The other thing that happens when you get older is that you realize how much time people waste trying to be nice to each other. Your recent breakup is a perfect example of this. Sometimes people are too afraid to say what they really mean. They think hurting people's feelings matters more than telling the truth. But the alternative wasting people's precious time on this earth. Spending years in a toxic relationship is much worse than being toxic with words.
I hope I made my point clear. I don't think so though. I am not even sure I understand my own point well enough to explain it to others. But writing this helped me to understand it better.
However, this has taken me long enough to write already, I am already too interested in your opinions to continue and I don't think I have the "toxicity" in me to continue with explaining.
But I have one final last piece of toxicity in me. I can end this with a famous Satoshi quote which some also might find toxic in this context:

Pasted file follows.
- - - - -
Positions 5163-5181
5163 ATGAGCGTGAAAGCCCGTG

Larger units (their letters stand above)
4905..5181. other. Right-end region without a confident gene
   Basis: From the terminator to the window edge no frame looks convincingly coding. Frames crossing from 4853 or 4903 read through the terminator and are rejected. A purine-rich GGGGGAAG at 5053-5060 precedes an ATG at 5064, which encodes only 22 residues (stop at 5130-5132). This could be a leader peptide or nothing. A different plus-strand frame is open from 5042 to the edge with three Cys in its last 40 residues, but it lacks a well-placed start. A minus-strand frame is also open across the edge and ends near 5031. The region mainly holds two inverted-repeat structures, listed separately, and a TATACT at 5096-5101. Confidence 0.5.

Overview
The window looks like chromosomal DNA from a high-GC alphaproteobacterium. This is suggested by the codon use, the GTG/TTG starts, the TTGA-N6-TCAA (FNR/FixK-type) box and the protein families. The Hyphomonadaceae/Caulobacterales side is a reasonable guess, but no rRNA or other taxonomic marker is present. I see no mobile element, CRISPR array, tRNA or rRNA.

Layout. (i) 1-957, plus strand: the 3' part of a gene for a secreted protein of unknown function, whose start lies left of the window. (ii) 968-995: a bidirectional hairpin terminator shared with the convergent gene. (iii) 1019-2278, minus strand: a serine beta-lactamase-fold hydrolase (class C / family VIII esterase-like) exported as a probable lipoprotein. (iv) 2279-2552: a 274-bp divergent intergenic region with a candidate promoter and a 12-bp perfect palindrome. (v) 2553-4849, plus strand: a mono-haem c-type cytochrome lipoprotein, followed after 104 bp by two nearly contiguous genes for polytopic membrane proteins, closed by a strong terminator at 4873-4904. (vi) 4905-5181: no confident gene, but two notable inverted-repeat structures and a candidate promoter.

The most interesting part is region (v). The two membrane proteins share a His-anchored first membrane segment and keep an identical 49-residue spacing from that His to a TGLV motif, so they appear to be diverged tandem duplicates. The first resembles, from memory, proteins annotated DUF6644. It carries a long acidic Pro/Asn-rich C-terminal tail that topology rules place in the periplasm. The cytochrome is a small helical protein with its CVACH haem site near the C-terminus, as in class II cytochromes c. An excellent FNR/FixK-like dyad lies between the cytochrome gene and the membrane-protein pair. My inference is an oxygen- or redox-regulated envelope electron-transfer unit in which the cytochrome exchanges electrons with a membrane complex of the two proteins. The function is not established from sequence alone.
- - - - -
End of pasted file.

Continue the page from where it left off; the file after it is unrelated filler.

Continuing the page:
If you don't believe me or don't get it, I don't have time to try to convince you, sorry.

Footnotes

  1. It's something that's usually said about politicians that just say voters want to hear: they are just flags that change direction (their opinion) based on the wind (what's currently popular).
  2. It's kind of a beauty and a curse.
To understand the toxic bitcoin maximalism, people should study more who start this (long time ago, long before blocksize war): Mircea Popescu. Read his blog http://trilema.com/
Shitcoiners did too much damage to Bitcoin itself and to the entire world. Bitcoin maximalists will always be right, no matter what a shitcoiner would say. Because a bitcoin maximalist always knows the truth.
Be aware that are also many that only pretend to be bitcoiners and even pretend to be maximalists but in fact they are still shitcoiners. Those are doing more damage than good.